Wednesday, July 29, 2009


A dim memory cell tells me that was the title of a blues song from way back....I believe Louie Armstrong had a rendition of it....on a CD that's buried somewhere with some other old timers. It only applies to the first ad engine additive for snowmobiles and skidoos. Can't recall the product, or how the ad was used. This week's CAWS will be mainly B&W ads from a variety of years and clients. And once again, working our way through the 'shrinking inventory'.

The next scan, a newspaper B&W for Chevron....a gull's eye view of the Golden Gate Bridge. A large ad, so hard to scan....and cropped on the right and lower sides. Done in the mid to late 50's.

A change-up ad for the Olympia Beer Co. scheduled for trade or consumer magazine publication with a better quality of paper. The general concept and humor was a spoof of nineteenth century, or turn of the century, steel engraving art and technique. Done sometime in the 60's.

After that, three B&W ads for FMC, a San Jose manufacturer of large motor homes.

The company was better known for military tanks and vehicles....and like many manufacturers, was converting to civilian products.

Again, these were destined for trade ads or brochures on better paper than newsprint....and again, done sometime in the 60's.

Following are two B&W plus halftone horizontal spots for Mercury autos....various features of the then new Mercury.

Viewers should notice the price in the copy....under $4000! I haven't checked lately, but what can you get for $4000 today....maybe a clunker? Next, a newspaper ad for Chevy....this one from a local agency, Allen/Dorward. For a regional Chevy dealer's promotion, as I recall.

Finally, a line B&W for a mattress company....the familiar 'hard bed vs. soft bed' pitch....and I can't remember the brand of mattress.

My wife was the 'semi-willing' model for Poloroid shots on this....again done in the 60's.

* Charlie Allen's Flickr set


Tom said...

Charlie, I was about to ask who the good looking model was on the bed, before I read your comment below it. My wife was a reluctant model, because I would ask her to model so many times.. saved time and model expenses, though. Come to think of it, in the long run it probably cost me more to bride her to model. ;-) But, she had the attractive features and the figure for the job. Fortunately, my daughter really enjoyed modeling, even as a little girl. It was a game for her.. didn't have to bribe her, but usually took her out for an ice cream afterwards.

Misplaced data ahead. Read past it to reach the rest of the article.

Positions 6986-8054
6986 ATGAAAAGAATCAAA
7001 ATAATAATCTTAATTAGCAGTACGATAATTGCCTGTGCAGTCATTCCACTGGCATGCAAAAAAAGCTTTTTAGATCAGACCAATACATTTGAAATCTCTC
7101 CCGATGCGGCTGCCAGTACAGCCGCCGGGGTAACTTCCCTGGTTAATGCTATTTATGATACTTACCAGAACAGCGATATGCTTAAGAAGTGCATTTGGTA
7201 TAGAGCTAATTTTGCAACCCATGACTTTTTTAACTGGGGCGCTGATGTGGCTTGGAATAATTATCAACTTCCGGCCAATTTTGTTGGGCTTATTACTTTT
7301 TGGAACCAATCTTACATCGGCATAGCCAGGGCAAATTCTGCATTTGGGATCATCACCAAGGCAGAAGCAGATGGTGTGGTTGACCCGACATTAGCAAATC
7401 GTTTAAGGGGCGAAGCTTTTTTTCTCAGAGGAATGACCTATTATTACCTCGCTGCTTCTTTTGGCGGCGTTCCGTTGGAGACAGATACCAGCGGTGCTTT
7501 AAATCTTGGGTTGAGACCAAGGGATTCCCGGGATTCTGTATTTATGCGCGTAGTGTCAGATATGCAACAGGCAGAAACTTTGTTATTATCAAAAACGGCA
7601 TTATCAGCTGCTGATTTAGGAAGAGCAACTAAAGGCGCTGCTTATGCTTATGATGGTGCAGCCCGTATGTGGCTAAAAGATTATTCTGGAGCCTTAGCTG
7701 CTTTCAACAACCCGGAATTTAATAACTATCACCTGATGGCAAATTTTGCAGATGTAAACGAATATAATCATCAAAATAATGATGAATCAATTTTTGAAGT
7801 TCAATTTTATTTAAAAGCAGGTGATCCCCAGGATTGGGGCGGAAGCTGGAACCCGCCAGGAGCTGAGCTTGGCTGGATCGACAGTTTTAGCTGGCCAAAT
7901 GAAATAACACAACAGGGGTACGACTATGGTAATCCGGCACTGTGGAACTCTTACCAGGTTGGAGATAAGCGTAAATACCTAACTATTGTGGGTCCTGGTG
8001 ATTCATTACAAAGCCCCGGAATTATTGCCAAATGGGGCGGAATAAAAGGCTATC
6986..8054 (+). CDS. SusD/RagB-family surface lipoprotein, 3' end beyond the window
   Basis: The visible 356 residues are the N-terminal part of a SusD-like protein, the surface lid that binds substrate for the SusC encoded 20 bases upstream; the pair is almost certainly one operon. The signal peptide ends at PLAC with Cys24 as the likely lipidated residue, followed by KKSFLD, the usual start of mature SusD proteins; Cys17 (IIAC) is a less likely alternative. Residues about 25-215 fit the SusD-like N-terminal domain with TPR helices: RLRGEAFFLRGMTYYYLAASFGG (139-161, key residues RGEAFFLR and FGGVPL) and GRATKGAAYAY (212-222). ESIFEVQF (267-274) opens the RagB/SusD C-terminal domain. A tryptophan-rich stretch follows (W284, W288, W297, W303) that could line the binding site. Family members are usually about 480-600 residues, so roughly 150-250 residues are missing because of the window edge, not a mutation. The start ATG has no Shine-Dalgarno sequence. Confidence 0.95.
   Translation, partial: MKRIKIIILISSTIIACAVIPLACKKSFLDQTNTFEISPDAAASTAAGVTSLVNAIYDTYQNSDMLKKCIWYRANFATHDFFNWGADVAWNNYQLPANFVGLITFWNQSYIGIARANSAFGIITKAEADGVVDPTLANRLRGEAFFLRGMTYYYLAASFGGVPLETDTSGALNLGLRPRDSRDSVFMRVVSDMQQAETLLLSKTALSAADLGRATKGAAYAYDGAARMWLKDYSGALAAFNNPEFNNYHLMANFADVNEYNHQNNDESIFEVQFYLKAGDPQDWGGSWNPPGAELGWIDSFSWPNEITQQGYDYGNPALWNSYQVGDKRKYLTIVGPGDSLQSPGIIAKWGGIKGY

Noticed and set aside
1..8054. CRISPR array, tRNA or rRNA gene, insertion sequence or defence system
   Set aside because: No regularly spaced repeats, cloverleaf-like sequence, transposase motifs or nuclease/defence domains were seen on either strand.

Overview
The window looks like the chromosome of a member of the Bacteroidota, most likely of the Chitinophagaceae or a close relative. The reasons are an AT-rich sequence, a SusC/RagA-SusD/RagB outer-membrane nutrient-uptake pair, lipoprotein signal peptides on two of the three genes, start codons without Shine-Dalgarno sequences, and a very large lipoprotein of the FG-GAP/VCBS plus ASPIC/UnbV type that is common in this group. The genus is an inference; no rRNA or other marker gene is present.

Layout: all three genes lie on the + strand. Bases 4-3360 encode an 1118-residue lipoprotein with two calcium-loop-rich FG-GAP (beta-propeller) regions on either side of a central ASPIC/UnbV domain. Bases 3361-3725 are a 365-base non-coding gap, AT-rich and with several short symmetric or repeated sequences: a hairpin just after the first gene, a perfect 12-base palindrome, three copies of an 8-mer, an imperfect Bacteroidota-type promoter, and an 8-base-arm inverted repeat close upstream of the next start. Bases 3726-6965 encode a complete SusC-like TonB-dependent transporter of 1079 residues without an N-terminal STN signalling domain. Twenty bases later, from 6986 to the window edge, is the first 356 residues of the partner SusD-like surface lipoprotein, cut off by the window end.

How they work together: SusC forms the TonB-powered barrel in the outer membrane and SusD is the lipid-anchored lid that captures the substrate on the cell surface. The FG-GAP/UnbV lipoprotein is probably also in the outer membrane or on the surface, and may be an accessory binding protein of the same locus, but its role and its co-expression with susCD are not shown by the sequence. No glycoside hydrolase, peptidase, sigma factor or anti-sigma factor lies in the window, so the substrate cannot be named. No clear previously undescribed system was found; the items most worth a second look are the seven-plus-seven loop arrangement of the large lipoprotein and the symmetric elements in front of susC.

If the job didn't pay a lot, I hated to loose part of that income paying for professional models. Clients never seemed to factor in models as an additional charge when they would come up with a budget.. but if they used a photo instead of an illustration, the photographer would add a separate model fee in the estimate and the client would pay it, usually without a complaint. Never could understand that.


Tom said...
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Charlie Allen said...

You're right, Tom.....My daughters all posed as kids and was just part of their lives. My wife posed for all requests except one...I had one calendar assignment....a nude. No way! Models were 'expensive' (not by today's standards) but mainly used on better paying jobs. The Poloroid camera saved a whole lot when it came along in the 50's....I'd even set the timer and pose myself....that's when I had to improve my drawing abilities!

leifpeng said...

Interesting to read both your comments about getting the family to model and juxtapose it against Tony Prohaska's experiences of modeling for his dad, esp. since they coincidentally were both posted on the same day! I've been lucky to have a gorgeous, willing model in Wendy all these years... and as you say, Charlie, the kids never knew otherwise, since they were pressed into service as babies - and ever since. Now as teens they roll their eyes at my occasional request, but hey -- they're teenagers -- every request from a parent is an unacceptable intrusion at that age! ;^)